- The Washington Times - Thursday, February 21, 2002

Comcast Corp. said yesterday it would begin a house-by-house electronic audit of its cable systems to catch cable thieves, after more than 25,000 people in the region took advantage of amnesty programs in November and January.
Under the amnesty program, anyone in Comcast's Mid-Atlantic division who had been receiving pirated cable service free could call an 800 number and ask to have their cable removed, or become a paying customer, no questions asked. The Mid-Atlantic division includes most of Maryland, the District of Columbia, and Alexandria and Arlington counties.
Comcast, the third-largest cable company in the country with 1.5 million customers in the Washington area alone, said the amnesty program was its most successful to date. The company saved "thousands and thousands of dollars" from the campaign and added thousands of new customers, said Comcast spokesman Mitchell Schmale.
The company now plans to audit houses electronically to check for stolen cable connections, with the knowledge that about 5 percent of all people who have cable nationwide receive it illegally.
"We know that people are still out there, unfortunately," said Mr. Schmale, who added that the company would send out press releases and notices of prosecutions relating to cable theft.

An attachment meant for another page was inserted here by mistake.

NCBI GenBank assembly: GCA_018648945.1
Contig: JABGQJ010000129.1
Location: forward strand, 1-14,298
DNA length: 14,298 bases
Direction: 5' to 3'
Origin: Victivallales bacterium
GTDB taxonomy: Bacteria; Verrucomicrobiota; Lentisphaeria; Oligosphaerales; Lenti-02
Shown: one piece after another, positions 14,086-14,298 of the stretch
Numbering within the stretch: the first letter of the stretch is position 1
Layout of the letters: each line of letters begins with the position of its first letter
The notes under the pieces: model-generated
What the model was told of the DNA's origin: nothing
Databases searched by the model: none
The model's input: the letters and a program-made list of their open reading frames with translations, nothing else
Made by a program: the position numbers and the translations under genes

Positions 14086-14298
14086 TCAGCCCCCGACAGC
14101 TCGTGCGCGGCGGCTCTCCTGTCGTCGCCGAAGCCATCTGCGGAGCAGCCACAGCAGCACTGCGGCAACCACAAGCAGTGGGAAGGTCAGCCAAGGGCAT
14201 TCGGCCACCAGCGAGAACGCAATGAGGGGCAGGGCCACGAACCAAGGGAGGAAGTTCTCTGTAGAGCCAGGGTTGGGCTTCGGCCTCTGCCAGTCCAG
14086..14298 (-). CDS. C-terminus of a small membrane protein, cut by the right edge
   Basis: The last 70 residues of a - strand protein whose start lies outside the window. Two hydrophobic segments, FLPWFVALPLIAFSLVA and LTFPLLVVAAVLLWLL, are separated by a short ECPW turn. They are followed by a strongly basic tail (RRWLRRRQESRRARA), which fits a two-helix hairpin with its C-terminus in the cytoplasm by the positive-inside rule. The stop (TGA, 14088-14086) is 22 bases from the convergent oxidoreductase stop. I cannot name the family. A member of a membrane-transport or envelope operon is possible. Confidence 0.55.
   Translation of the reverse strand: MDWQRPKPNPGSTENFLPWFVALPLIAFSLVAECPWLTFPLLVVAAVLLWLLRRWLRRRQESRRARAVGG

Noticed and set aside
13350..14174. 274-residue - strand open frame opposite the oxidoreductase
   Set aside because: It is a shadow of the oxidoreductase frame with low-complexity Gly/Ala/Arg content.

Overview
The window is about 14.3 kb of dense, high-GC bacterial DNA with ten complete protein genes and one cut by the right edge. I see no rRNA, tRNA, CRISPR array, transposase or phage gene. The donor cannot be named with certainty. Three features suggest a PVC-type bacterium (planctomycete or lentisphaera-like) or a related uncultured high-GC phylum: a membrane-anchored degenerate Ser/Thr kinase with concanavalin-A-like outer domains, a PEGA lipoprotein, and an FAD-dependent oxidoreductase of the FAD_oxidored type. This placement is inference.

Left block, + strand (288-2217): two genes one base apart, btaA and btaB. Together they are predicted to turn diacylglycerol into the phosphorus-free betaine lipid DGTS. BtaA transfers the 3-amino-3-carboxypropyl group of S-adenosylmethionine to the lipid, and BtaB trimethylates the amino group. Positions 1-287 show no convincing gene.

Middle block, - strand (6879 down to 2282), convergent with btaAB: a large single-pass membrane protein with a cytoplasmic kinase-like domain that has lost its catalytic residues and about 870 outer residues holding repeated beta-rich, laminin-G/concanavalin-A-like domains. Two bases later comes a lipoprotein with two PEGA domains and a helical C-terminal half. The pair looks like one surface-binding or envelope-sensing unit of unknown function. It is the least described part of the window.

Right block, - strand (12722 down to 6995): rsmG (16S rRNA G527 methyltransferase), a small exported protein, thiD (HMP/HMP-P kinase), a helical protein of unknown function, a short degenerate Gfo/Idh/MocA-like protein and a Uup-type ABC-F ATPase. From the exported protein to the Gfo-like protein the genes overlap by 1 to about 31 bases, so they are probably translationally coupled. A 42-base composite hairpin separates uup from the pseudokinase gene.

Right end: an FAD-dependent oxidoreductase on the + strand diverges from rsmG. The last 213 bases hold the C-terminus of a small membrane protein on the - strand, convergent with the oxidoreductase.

"It does have fees and penalties in real court," he said.
Past penalties for cable theft have included fines ranging from $500 to $1,500, community service, probation and even jail time, Comcast said. Last June, a Baltimore man was convicted for stealing cable and sentenced to seven years in jail, with all but one year suspended. He was placed on probation for three years and ordered to pay a $400 fine.
There are no immediate plans for a cable amnesty program in Fairfax County, where Cox Communications is the primary cable provider.
Cox Communications' Northern Virginia spokesman Alex Horwitz said stolen cable has not been a significant problem in the county. But anyone stealing cable from Cox "can typically turn in their boxes at any time and receive total amnesty."
Mr. Horwitz said Cox does perform routine audits to check for pirated cable, but will generally not turn violators over to the authorities, particularly if they decide to become paying customers.
Comcast has no plans to lower cable rates as a result of the money saved from the amnesty program, but said the quality of service for paying customers could improve. Comcast increased rates about 5 percent throughout the region earlier this year.
Illegal cable hookups can create signal leakage that could affect the reception of those who use cable legally, the company said.

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